Business is booming.

Mark Hoppus contemplated suicide after his cancer diagnosis sent him into a deep depression

Mark Hoppus revealed on Wednesday that the depression he suffered after being diagnosed with cancer robbed him of his will to live.

The 50-year-old Blink-182 bassist once recalled his lymphoma diagnosis when he “cryed in the living room” as he told his wife Skye, “I don’t know if I can do this,” according to a new interview with People.

But the deepest depths of the musician’s depression have since dissipated, and he’s back in the grips of his old life since doctors declared him cancer-free in September 2021.

Dark days: Mark Hoppus, 50, revealed in a Wednesday interview with People that he had contemplated suicide during the darkest parts of his cancer journey;  seen in November 2021

Dark days: Mark Hoppus, 50, revealed in a Wednesday interview with People that he had contemplated suicide during the darkest parts of his cancer journey; seen in November 2021

Hoppus explained how “dark” his thoughts had become after his tearful confession to his wife.

‘She said, ‘Well, what are you going to do, kill yourself?’ And that’s exactly what I thought. It was quite dark,’ he said.

But he found his wife’s blunt question a “total snap-out-of-it moment” that helped dispel the negative thoughts.

‘I was like, ‘What a *** thing to say.’ But also, what a friendly something to say, like, “Get out, you f***ing baby. You’ve got a cancer to beat. It won’t be fun getting there, but you’ve got to get there.” I had to do the work.’

He said it out loud: Hoppus recalled tearfully admitting, 'I don't know if I can do this' to his wife Skye, who asked, 'Well, what are you going to do, kill yourself?'

He said it out loud: Hoppus recalled tearfully admitting, 'I don't know if I can do this' to his wife Skye, who asked, 'Well, what are you going to do, kill yourself?'

He said it out loud: Hoppus recalled tearfully admitting, ‘I don’t know if I can do this’ to his wife Skye, who asked, ‘Well, what are you going to do, kill yourself?’

Wake-up call: he thought his wife's blunt question was a 'snap-out-of-it moment'.  'I was like, "What a *** thing to say." But also, what a nice thing to say, like, "Got it, you f***ing baby"'

Wake-up call: he thought his wife's blunt question was a 'snap-out-of-it moment'.  'I was like, "What a *** thing to say." But also, what a nice thing to say, like, "Got it, you f***ing baby"'

Wake-up call: he thought his wife’s blunt question was a ‘snap-out-of-it moment’. ‘I was like, ‘What a *** thing to say.’ But also, what a nice thing to say, like “Keep it busy, you f***ing baby”‘

Although Hoppus’s cancer was already in stage four when he was diagnosed in April 2021, indicating that the cancer had already spread from his lymph nodes to at least one organ – according to the American Cancer Society – Lymphoma is more treatable at that advanced stage than some other cancers.

Still, he said the chemotherapy treatments he underwent were “cruel.”

“I had no energy and ended up laying on the couch to get through the day,” he said. “I had the worst brain fog.”

The pop-punk rocker recalled one time he was dining with friends when he realized he couldn’t remember the first name of one of his friends’ husbands.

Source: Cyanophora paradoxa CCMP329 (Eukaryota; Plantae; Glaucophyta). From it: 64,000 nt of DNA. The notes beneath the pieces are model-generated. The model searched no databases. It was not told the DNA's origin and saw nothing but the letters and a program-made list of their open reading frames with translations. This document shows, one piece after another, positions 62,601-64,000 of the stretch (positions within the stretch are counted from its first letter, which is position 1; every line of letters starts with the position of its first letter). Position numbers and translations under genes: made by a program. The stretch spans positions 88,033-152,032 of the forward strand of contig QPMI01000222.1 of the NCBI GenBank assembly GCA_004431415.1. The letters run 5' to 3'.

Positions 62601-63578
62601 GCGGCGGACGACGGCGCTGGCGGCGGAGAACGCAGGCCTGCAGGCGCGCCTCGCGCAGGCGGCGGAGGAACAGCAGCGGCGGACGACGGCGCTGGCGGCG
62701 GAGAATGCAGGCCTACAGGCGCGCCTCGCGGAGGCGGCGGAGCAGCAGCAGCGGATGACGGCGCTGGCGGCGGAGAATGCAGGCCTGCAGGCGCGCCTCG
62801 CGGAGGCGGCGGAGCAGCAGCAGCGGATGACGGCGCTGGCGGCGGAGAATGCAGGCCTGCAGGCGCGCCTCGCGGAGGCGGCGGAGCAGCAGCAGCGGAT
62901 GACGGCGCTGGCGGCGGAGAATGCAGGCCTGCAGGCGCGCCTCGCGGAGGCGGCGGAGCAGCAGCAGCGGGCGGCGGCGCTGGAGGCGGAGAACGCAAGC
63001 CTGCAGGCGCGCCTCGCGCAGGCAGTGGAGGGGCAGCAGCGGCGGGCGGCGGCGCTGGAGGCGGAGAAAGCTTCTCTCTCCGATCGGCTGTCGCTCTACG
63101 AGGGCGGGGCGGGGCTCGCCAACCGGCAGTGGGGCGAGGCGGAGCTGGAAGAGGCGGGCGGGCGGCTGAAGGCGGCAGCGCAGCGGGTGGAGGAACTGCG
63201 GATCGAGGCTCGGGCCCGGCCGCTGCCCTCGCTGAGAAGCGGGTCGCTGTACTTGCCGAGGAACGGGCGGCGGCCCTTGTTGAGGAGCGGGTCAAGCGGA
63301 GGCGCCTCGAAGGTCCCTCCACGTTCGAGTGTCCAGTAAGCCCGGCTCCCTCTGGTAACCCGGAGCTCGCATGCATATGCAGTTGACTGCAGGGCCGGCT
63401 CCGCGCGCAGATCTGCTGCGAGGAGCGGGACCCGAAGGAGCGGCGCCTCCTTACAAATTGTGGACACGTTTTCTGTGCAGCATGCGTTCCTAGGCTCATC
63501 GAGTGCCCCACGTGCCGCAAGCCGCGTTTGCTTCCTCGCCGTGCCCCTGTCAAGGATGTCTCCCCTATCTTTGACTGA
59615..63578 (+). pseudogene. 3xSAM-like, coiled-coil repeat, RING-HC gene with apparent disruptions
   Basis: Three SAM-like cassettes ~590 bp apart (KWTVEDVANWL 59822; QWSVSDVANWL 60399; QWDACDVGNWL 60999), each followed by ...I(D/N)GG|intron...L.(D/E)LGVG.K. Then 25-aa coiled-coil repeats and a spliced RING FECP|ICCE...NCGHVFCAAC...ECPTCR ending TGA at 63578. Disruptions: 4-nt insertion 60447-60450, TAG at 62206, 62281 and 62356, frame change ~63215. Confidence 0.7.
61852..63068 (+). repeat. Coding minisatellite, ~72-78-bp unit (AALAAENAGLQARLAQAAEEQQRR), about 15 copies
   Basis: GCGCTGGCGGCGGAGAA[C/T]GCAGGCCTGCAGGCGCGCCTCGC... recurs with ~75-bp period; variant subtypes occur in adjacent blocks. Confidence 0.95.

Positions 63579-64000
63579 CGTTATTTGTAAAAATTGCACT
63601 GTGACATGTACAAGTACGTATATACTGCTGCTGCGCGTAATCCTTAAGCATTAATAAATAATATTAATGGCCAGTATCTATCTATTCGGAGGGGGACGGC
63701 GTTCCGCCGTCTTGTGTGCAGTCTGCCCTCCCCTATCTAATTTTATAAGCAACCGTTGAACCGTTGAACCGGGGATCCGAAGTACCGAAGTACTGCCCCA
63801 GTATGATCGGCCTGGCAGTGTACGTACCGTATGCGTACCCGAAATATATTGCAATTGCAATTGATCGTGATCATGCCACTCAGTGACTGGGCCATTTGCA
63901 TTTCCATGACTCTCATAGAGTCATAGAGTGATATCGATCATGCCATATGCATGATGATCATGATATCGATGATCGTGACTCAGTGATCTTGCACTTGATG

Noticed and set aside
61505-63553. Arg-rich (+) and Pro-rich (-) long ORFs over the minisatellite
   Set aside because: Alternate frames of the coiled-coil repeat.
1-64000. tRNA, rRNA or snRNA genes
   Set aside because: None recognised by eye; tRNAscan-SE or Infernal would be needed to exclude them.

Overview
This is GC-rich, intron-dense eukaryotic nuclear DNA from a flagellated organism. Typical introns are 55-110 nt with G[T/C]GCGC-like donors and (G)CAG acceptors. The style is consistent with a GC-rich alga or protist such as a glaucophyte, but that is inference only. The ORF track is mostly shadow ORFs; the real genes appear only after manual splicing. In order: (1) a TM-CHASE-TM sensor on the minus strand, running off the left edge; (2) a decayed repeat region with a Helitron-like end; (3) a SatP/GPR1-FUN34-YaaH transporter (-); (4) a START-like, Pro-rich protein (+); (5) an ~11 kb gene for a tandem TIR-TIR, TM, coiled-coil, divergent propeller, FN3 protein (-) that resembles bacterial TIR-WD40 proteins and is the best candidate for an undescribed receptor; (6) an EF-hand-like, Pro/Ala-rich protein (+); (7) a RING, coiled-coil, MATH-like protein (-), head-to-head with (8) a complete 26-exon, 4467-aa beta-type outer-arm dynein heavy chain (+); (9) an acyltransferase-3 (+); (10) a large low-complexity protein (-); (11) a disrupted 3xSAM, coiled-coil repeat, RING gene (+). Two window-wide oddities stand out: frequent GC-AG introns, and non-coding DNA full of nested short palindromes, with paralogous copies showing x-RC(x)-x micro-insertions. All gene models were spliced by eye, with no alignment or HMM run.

“And it was like that all the time,” he added. “I still feel it once every few days—I’ll forget a word—but it’s much better.”

1660777916 795 Mark Hoppus contemplated suicide after his cancer diagnosis sent him

1660777916 795 Mark Hoppus contemplated suicide after his cancer diagnosis sent him

From it: “I had no energy and I ended up laying on the couch just getting through the day,” he said. ‘I had the worst brain fog,’ he said of his ‘brutal’ chemotherapy treatments

Mark also revealed that discovering a lump was what started his cancer journey.

“I texted my doctor, ‘Hey, weird lump on my shoulder. It’s either a pulled muscle or a deadly lymphoma,'” he said. “I tried to make a joke of it.”

But his amateur diagnosis turned out to be the right choice. In addition to the tumor on his shoulder, doctors discovered several others, including tumors in his stomach and elsewhere in his abdomen, along with a worrying tumor on his neck the size of a grape.

Adding to the confusion and chaos of the early days after the diagnosis was when he accidentally posted a bit of gallows humor – a photo of himself captioned “Hello, yes. One cancer cure please” – to social media, rather than the friend he wanted to send it to.

But after his five months of treatment and his cancer remission, Hoppus is slowly returning to normal.

‘I’m doing well today. The recovery is taking a lot longer than I hoped, but I’m in a much better place,” he said. “I feel like I have a second chance at life.”

On the rise: in September 2021 he was declared cancer-free.  “I'm fine today.  The recovery is taking a lot longer than I hoped, but I'm in a much better place,

On the rise: in September 2021 he was declared cancer-free.  “I'm fine today.  The recovery is taking a lot longer than I hoped, but I'm in a much better place,

On the rise: in September 2021 he was declared cancer-free. “I’m fine today. The recovery is taking a lot longer than I hoped, but I’m in a much better place,” he said. ‘I feel like I have a second chance at life’

.